As a new alderman to the Kingston Common Council, Ward 5’s Jennifer Fuentes agrees that Kingston faces many hurdles – especially in regard to the economy, but the city has many attractable assets that could work in Kingston’s favor.
The city’s proximity to New York City and Albany can be leveraged with these assets to market Kingston to the business community.
Fuentes took time with KingstonCitizens.org to discuss these issues. This is part two of a three-part series of interviews with freshman common council members.
Ward 5 Alderman Jennifer Fuentes
AZ: What do you see as the top, long-term challenges facing the City of Kingston?
JF: As an upstate city in New York, Kingston leaders must rebuild our economy to create quality jobs that can sustain our middle class. Too many residents struggle to scrape together a living at wages that do not reflect the actual costs of living. This problem of underemployment/unemployment, multiple jobs to make ends meet and contingent work drains the quality of family and neighborhood life. For the City of Kingston this means smaller tax revenues to provide the services our residents need and fewer businesses that can compete in this environment.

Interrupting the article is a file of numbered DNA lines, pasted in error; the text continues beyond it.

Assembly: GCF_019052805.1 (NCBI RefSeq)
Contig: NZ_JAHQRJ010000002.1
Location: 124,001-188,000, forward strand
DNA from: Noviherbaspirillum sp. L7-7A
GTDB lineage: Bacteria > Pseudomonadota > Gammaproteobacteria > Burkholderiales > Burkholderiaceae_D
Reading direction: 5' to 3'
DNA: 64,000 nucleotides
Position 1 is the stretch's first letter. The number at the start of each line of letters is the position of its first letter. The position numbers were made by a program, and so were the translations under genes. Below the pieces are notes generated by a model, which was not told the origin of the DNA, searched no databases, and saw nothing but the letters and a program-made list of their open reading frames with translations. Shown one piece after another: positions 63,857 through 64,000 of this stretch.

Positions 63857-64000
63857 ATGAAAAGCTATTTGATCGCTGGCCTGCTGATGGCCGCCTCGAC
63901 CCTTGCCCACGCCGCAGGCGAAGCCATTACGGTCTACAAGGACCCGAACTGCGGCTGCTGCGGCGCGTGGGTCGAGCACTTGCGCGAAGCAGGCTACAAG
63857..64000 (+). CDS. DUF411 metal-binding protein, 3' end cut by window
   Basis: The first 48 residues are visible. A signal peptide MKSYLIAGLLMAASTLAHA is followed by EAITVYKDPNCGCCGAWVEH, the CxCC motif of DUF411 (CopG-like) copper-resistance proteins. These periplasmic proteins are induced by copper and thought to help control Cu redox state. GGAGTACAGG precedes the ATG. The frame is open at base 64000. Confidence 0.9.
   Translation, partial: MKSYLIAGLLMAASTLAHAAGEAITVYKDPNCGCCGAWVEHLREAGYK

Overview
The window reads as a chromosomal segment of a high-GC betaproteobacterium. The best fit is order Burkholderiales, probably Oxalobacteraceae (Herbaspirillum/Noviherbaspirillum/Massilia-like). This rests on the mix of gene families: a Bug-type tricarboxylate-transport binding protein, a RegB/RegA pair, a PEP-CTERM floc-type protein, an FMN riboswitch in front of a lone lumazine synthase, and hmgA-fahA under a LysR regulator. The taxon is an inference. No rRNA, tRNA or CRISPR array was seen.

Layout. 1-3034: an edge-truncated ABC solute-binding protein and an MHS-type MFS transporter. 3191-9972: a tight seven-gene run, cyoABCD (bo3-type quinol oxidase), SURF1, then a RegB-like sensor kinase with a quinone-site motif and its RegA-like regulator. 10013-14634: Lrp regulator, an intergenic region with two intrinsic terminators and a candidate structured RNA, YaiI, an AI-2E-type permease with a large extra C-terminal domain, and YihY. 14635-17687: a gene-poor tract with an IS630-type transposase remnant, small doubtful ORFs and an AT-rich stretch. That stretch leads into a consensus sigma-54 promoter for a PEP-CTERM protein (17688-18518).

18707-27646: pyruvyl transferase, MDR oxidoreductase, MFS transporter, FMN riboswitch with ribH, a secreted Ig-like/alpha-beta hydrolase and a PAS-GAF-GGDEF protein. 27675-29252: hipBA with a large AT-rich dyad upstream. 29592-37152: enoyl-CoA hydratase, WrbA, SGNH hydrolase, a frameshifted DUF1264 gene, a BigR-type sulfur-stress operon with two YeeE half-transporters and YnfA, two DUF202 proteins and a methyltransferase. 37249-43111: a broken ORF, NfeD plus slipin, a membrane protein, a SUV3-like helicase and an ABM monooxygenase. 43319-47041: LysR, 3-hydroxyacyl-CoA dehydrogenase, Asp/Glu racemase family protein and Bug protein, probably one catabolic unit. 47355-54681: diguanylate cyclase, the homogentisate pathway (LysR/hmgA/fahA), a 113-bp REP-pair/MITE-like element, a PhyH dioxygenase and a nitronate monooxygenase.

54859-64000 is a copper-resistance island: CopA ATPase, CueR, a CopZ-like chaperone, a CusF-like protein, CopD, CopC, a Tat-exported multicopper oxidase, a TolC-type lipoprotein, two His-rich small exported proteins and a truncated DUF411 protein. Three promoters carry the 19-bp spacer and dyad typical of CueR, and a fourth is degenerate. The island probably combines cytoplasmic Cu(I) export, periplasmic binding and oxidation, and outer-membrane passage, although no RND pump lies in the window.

The top county employers are the public sector (Education, County, State, and City) and health care (heavily taxpayer subsidized), but with declining tax revenues we are likely to see future cuts to this workforce. This problem must be resolved thoughtfully because finding few opportunities, our young people are leaving the area, draining our talent pool.
AZ: Despite the challenges, Kingston is often described as a “vibrant city” that has much potential. Do you agree? What are some of the city’s most promising opportunities?